"blow (one's own/someone else's) mind" (was: Re: lid, meth, etc. (1966))

Ben Zimmer bgzimmer at RCI.RUTGERS.EDU
Tue Dec 21 01:42:06 UTC 2004

From: "Benjamin Zimmer" <bgzimmer at rci.rutgers.edu>
To: " American Dialect Society" <ADS-L at LISTSERV.UGA.EDU>
Cc: "Laurence Horn" <laurence.horn at YALE.EDU>
Reply-To: bgzimmer at rci.rutgers.edu
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On Mon, 20 Dec 2004 20:25:21 -0500, Laurence Horn <laurence.horn at YALE.EDU>

>At 5:39 PM -0500 12/20/04, Benjamin Zimmer wrote:
>>What's the earliest cite for the usual transitive sense (blowing *someone
>>else's* mind)?  I don't have HDAS handy, but the earliest I've found is
>>the LA Times cite above from Nov 2, 1965 (just a few months after "Do You
>>Believe in Magic" was released).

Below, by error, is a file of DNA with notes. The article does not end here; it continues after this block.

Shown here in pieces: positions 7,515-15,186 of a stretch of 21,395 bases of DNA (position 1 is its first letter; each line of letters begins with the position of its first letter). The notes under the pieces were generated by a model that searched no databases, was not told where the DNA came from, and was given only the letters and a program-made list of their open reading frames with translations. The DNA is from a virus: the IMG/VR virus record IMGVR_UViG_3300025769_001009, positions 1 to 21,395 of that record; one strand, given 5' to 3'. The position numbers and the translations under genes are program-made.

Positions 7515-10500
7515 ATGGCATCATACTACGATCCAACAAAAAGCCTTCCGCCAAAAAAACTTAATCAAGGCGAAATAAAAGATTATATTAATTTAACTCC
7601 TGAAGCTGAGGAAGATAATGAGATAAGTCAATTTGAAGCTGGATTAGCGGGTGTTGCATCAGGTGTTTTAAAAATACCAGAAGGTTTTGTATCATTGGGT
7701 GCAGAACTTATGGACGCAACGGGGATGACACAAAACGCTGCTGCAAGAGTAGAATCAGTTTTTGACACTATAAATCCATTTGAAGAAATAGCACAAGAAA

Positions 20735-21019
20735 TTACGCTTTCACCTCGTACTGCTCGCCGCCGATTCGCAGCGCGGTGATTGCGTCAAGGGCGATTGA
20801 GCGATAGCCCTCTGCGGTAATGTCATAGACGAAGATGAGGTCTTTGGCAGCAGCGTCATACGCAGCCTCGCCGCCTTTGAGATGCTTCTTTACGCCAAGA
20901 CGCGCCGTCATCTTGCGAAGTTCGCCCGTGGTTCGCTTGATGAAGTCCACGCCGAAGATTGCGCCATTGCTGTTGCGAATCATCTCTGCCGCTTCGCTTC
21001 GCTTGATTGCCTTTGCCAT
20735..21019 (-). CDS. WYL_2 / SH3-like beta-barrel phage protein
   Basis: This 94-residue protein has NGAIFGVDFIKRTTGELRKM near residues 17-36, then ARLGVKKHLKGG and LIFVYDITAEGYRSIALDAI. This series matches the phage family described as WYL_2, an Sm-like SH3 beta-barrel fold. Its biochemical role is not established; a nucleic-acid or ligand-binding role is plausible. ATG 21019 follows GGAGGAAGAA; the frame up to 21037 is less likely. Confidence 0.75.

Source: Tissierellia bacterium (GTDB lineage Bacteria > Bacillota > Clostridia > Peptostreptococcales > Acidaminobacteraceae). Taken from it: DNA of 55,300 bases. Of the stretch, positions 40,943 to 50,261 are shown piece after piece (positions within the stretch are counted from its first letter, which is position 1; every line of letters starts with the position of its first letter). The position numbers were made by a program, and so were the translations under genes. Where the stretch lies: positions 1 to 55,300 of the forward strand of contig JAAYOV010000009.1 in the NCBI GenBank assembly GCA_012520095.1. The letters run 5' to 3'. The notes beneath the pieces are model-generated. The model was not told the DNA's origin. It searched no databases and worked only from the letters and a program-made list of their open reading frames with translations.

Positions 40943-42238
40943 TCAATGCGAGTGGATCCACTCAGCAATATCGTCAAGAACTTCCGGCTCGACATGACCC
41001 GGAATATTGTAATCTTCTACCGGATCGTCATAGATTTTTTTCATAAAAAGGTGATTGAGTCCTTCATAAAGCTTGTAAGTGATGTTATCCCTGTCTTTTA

>Can't say, but I'll wager the first (professionally) recorded
>occurrence of a zeugmatic occurrence of the transitive sense is due
>to Jagger & Richards (1969):
>I laid a divorcee in New York City
>I had to put up some kind of a fight
>The lady then she covered me with roses
>She blew my nose and then she blew my mind.
>["Honky Tonk Woman"-or was it "Women"?]

Well, the Beach Boys used the reflexive sense zeugmatically in 1967:

Laughed so hard
I blew my mind
I blew my cool
I blew myself over.
("She's Goin' Bald" on the album _Smiley Smile_)

--Ben Zimmer

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